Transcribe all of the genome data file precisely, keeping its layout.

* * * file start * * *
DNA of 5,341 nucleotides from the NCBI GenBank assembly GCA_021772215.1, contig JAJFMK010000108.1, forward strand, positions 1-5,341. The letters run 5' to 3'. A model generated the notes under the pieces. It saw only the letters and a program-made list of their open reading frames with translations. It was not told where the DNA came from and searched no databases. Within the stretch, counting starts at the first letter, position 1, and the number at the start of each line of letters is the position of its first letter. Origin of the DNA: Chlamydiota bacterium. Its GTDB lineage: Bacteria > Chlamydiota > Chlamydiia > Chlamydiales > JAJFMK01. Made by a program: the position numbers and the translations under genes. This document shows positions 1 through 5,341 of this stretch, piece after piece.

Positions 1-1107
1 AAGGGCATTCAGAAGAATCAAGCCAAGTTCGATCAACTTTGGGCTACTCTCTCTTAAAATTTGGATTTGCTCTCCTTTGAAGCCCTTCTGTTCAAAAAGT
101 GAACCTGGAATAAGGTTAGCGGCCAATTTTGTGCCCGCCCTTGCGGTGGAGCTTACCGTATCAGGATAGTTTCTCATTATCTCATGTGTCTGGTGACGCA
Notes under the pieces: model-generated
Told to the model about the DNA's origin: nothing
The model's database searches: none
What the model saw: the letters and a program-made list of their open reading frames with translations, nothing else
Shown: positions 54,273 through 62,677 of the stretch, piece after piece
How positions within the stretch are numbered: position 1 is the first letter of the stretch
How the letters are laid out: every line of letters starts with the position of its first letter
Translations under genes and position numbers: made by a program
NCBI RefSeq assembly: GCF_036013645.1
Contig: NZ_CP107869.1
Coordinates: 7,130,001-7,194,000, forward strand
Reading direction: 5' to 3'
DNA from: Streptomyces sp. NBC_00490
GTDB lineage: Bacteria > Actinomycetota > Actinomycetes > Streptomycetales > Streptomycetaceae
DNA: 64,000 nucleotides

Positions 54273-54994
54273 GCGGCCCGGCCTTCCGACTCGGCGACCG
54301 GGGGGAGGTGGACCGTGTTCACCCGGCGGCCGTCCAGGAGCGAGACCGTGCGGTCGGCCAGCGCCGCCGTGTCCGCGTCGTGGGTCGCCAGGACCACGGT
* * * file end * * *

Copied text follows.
DNA of 5,341 nucleotides from the NCBI GenBank assembly GCA_021772215.1, contig JAJFMK010000108.1, forward strand, positions 1-5,341. The letters run 5' to 3'. A model generated the notes under the pieces. It saw only the letters and a program-made list of their open reading frames with translations. It was not told where the DNA came from and searched no databases. Within the stretch, counting starts at the first letter, position 1, and the number at the start of each line of letters is the position of its first letter. Origin of the DNA: Chlamydiota bacterium. Its GTDB lineage: Bacteria > Chlamydiota > Chlamydiia > Chlamydiales > JAJFMK01. Made by a program: the position numbers and the translations under genes. This document shows positions 1 through 5,341 of this stretch, piece after piece.

Positions 1-1107
1 AAGGGCATTCAGAAGAATCAAGCCAAGTTCGATCAACTTTGGGCTACTCTCTCTTAAAATTTGGATTTGCTCTCCTTTGAAGCCCTTCTGTTCAAAAAGT
101 GAACCTGGAATAAGGTTAGCGGCCAATTTTGTGCCCGCCCTTGCGGTGGAGCTTACCGTATCAGGATAGTTTCTCATTATCTCATGTGTCTGGTGACGCA
Notes under the pieces: model-generated
Told to the model about the DNA's origin: nothing
The model's database searches: none
What the model saw: the letters and a program-made list of their open reading frames with translations, nothing else
Shown: positions 54,273 through 62,677 of the stretch, piece after piece
How positions within the stretch are numbered: position 1 is the first letter of the stretch
How the letters are laid out: every line of letters starts with the position of its first letter
Translations under genes and position numbers: made by a program
NCBI RefSeq assembly: GCF_036013645.1
Contig: NZ_CP107869.1
Coordinates: 7,130,001-7,194,000, forward strand
Reading direction: 5' to 3'
DNA from: Streptomyces sp. NBC_00490
GTDB lineage: Bacteria > Actinomycetota > Actinomycetes > Streptomycetales > Streptomycetaceae
DNA: 64,000 nucleotides

Positions 54273-54994
54273 GCGGCCCGGCCTTCCGACTCGGCGACCG
54301 GGGGGAGGTGGACCGTGTTCACCCGGCGGCCGTCCAGGAGCGAGACCGTGCGGTCGGCCAGCGCCGCCGTGTCCGCGTCGTGGGTCGCCAGGACCACGGT